I heard from quite a few people, both in my blog and in e-mail, in response to my recent posting on the Syrian refugees. I wrote,
I’ve been meaning to write here my thoughts on the recent actions by some state governors and the U.S. House to keep out (or, greatly slow down the entry of) the Syrian refugees. President Obama bitterly lashed out against the governors’ and congresspeople’s actions, saying that such policies would represent the loss of precious American values…
I must state ahead of time that I side with our president on this issue. We should take the refugees, and yes, this is a deeply ingrained part of our national culture. But it’s not that simple.
I went on to say that at some point we may have to decide whether acceptance of refugees has become a sufficiently serious threat to our national security that we must reluctantly reconsider our generosity to the world’s distressed. Even if those who would do us harm form a minuscule percentage of the refugees, those few have the potential to do harm so grave that the percentage becomes irrelevant. It is my belief that we are not there yet, but really I don’t have enough information to tell; I’m not sure even Obama does. (See also my comments on percentages regarding the Kate Steinle murder.)
Some people wondered whether my comments on refugees were consistent with my views on H-1B. Don’t refugees have adverse impacts on U.S. citizen and permanent resident workers? What if many of the refugees were in STEM fields, for instance?
Such comments miss the point I was trying to make in my posting: Helping people in distress is an American value. By contrast, enabling U.S. employers to hire foreign workers as young, cheap, immobile labor is antithetical to American values.
Reasonable people may disagree on who should qualify as a refugee, and on issues such as levels of security threats, but I think the basic principle held by most Americans is that we are willing to make some degree of sacrifice — in terms of impacts on job markets, schools, social services and the like — in order to help others desperately in need. But helping tech employers cheat the American worker is NOT a value held by most Americans.
So there is an absolutely fundamental difference between the H-1B and refugee issues. But there’s more: In recent weeks it has become increasingly clear to me that many in the immigration reform (i.e. “restrictionist”) community — not just people in organizations, but also researchers, Hill staffers and so on — do not realize how much H-1B is counter to American values. There is still the (incorrect) view among them that H-1B is used responsibly by the “Intels,” with the main abuse being at the hands of the “Infosyses.”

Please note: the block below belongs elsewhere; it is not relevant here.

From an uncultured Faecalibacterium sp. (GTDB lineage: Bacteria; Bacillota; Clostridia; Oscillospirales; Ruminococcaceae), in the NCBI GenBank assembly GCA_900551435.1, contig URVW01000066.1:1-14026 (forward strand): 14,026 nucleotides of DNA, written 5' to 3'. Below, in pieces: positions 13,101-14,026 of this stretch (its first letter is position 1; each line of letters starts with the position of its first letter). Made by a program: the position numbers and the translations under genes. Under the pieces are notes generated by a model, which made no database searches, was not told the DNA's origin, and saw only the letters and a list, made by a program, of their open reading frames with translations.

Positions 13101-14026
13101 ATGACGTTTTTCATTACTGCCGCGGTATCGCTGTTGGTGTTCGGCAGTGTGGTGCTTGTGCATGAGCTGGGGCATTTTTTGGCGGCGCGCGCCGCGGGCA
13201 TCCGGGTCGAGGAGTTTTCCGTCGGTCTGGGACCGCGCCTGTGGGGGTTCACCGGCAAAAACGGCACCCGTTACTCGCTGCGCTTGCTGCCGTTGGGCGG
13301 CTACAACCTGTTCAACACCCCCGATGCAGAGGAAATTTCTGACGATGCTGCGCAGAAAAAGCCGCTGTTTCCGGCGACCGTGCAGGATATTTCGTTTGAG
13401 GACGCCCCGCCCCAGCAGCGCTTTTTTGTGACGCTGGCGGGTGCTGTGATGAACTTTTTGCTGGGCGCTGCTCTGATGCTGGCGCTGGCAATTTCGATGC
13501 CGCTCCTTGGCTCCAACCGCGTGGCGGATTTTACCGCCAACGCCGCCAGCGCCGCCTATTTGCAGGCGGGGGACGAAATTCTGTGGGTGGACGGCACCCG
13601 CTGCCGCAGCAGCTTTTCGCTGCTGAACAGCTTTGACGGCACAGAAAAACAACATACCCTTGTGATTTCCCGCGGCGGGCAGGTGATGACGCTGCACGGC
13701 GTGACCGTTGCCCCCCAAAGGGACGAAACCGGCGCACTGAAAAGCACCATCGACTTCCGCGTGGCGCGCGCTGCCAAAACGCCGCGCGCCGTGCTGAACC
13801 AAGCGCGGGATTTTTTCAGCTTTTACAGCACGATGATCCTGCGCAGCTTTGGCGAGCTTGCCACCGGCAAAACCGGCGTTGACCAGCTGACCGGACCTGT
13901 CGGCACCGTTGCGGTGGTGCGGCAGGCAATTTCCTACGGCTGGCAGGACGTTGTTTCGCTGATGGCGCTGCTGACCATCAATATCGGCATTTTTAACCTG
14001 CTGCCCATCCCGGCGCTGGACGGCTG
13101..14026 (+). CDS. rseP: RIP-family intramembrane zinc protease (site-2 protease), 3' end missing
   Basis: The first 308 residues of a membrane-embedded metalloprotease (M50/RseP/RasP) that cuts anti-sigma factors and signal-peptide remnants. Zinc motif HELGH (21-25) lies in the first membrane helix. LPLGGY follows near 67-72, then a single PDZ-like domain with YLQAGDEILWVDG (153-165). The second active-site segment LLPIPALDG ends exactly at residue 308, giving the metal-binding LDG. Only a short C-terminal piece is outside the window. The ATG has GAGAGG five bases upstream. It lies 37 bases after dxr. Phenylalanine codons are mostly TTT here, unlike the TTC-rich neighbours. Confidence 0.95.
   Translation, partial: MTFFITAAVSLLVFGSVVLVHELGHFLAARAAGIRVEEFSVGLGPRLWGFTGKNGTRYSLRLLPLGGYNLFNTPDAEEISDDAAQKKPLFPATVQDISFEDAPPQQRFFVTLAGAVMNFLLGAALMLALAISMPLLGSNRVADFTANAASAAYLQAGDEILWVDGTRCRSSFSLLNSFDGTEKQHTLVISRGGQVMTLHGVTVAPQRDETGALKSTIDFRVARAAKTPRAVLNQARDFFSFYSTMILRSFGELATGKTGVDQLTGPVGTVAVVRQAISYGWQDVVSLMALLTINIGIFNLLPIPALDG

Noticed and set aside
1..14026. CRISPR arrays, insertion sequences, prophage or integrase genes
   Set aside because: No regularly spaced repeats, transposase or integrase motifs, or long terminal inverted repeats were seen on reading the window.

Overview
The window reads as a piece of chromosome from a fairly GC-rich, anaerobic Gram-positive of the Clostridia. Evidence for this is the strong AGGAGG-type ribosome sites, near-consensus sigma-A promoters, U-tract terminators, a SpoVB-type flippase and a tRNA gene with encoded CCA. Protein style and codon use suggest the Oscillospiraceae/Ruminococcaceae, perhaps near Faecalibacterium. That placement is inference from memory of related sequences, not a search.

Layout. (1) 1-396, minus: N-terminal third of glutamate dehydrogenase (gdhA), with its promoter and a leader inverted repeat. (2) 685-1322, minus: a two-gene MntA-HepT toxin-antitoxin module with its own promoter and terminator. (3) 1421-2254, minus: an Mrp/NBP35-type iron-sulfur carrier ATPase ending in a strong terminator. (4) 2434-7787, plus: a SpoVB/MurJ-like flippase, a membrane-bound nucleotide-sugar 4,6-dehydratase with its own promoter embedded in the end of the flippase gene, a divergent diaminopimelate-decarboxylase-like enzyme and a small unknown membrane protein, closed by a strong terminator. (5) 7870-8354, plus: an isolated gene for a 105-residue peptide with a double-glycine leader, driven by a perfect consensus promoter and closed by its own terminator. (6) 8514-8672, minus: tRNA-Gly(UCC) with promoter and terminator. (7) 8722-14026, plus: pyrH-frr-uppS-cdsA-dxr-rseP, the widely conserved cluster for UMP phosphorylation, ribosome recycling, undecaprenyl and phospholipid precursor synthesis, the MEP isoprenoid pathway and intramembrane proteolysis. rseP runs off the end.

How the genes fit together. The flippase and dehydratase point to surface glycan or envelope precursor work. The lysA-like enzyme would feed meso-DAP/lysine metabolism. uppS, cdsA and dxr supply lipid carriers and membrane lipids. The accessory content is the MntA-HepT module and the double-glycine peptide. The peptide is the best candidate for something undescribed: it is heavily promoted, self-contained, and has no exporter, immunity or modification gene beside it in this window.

This of course is a topic on which I have harped, incessantly. But people are busy and no time to read in detail, let alone reflect on the content, and they are highly influenced by their preconceptions, very hard to break. So, I wish to encapsulate my views here:
Norm’s view on the role of STEM employment-based immigration — what it should be versus what it is:
Policy on the hiring of foreign STEM workers, whether as guest workers or for permanent residence, should be for (a) the remedying of legitimate (and rare) labor shortages, and (b) attracting the world’s “best and brightest” to the U.S.
In practice, the vast majority of employers who sponsor foreign labor in STEM do NOT do so for reasons (a) and (b) above. The vast majority of positions filled by foreign workers, whether at Intels or Infosyses, could be filled by qualified U.S. citizens and permanent residents.
Granted, there is some variation in intention. In an Infosys, the intention to hire foreigners is open — whereas in the Intels, it’s merely an open secret.
In some cases, not everyone is in on the secret. A hiring manager, for example, may be sent mostly foreign CVs by HR, and not realize that HR has filtered out applicants with U.S. nationality and/or older age (the latter being closely connected to abuse of the H-1B program).
Or, there may be an awareness that H-1Bs are being hired as cheap labor, but with the view that this is actually justified, such as hiring by cash-strapped startups. Some of you probably gasped when your read this last sentence, but I’ve actually had journalists make such an argument to me in all seriousness; such is the hallowed status of tech startups in our national consciousness. And just yesterday, a foreign tech worker made that very argument to me in a discussion on Quora.
Bottom line: The vast majority of employer sponsorships for H-1B visas and green cards, the hiring of OPTs, etc. are counter to American values.